The mosque is the Ayazma Mosque, built 1760 by Sultan Mustafa III and dedicated to his mother. It is in a baroque style, and has some great ornaments that I did not hesitate to take pictures of. Also, it has several "houses" on its walls, meant for pigeons.
On the picture: The ‘kitabe’ (building inscription) above the main entrance to the prayer hall of the mosque.
Late-Ottoman, dated 1174 H. (1760 AD). The calligraphic text is written in sülüs script, and is the work of Şeyhülislâm Hattat Veliyüttin.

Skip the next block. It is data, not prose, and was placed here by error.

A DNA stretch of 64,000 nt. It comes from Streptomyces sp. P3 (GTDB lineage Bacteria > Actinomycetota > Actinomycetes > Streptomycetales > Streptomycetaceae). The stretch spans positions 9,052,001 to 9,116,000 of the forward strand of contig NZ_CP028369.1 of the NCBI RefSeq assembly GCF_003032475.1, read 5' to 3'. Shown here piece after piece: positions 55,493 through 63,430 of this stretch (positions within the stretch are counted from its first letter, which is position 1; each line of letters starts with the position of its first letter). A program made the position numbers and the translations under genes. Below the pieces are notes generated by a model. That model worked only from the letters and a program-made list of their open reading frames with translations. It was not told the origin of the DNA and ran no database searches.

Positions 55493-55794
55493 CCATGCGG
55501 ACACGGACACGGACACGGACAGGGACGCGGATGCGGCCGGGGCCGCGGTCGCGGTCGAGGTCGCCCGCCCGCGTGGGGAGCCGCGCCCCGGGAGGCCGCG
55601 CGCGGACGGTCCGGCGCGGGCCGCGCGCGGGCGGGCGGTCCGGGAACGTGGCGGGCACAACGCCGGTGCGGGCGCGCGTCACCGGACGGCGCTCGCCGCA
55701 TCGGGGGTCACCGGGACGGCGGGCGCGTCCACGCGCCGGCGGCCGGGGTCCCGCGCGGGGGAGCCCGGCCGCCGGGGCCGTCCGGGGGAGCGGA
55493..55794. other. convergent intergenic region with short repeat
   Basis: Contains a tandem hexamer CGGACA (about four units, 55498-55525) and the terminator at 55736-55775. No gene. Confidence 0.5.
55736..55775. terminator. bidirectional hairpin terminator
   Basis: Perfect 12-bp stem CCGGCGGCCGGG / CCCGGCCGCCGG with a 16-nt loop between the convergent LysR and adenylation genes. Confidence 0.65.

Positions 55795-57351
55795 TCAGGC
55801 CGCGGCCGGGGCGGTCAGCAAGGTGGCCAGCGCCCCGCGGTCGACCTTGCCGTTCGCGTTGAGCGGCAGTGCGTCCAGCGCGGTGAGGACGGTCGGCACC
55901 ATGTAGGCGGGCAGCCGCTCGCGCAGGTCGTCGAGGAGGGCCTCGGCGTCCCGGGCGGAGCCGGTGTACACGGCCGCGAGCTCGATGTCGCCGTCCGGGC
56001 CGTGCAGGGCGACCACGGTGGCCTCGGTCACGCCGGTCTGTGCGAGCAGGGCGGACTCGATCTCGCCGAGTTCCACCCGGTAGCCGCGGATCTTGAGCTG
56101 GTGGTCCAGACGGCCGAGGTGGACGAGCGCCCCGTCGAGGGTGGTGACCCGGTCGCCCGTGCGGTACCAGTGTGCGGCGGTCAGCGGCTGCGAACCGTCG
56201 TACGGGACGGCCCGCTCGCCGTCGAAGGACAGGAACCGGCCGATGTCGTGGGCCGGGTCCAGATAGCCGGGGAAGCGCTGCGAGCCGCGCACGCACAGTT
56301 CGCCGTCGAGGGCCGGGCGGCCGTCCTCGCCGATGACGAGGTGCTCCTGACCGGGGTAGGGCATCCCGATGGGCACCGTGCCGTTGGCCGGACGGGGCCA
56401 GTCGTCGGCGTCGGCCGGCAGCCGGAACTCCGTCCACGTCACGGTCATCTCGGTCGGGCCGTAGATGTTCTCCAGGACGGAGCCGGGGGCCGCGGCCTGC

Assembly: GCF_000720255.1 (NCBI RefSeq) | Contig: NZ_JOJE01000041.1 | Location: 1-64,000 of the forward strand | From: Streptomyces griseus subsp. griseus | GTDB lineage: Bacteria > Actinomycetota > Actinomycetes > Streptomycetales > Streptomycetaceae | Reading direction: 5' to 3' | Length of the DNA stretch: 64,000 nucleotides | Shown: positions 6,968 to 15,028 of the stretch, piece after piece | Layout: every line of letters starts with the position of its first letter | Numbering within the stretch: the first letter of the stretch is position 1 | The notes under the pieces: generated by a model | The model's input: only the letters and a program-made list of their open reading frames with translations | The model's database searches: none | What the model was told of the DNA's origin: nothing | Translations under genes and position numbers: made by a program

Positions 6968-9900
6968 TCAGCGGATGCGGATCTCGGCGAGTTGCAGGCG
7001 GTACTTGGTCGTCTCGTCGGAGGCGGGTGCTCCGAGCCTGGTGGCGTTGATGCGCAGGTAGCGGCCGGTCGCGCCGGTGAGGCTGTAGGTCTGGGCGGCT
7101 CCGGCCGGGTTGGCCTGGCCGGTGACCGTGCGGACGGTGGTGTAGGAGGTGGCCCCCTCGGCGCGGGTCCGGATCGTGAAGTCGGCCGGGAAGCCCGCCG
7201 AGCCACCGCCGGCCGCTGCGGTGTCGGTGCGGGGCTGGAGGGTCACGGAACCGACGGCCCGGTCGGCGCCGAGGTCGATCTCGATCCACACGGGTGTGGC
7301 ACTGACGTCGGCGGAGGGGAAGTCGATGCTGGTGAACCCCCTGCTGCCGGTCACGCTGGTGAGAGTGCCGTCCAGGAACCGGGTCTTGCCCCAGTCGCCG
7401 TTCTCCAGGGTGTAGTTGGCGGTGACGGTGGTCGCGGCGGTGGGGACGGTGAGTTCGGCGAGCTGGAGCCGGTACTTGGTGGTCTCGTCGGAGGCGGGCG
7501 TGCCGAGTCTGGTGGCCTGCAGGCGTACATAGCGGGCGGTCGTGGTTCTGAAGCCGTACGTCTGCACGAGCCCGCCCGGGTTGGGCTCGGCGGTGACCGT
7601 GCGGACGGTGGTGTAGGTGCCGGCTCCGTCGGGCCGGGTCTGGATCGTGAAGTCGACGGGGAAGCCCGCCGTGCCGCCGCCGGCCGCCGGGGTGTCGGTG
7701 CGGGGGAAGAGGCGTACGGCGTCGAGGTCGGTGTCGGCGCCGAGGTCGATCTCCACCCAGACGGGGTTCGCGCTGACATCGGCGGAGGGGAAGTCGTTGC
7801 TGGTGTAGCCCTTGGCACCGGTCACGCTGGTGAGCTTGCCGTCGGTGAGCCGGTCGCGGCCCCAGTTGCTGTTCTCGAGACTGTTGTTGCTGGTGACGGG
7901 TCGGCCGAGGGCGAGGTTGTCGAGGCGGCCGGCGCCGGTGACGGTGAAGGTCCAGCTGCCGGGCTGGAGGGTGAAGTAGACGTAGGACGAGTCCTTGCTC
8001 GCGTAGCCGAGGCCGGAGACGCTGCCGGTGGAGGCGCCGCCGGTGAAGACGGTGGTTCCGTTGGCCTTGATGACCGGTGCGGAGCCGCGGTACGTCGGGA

Sülüs (from Arabic: ثلث ṯuluṯ "one-third"), also referred to as ‘thuluth’, is a script variety of Islamic calligraphy invented in Persia, which made its first appearance in the 11th century AD. The straight angular forms of the older Kufic script were replaced in the new script by curved and oblique lines. In Sülüs, one-third of each letter slopes, from which the name (meaning "a third" in Arabic) comes. It is a large and elegant, cursive script, used in medieval times on mosque decorations.
Correspondent: J.M.Criel, Antwerpen.
Sources: ‘Türkiye Tarihi Yerler Kılavuzu’ – M.Orhan Bayrak, Inkılâp Kitabevi, Istanbul, 1994 & Wikipedia.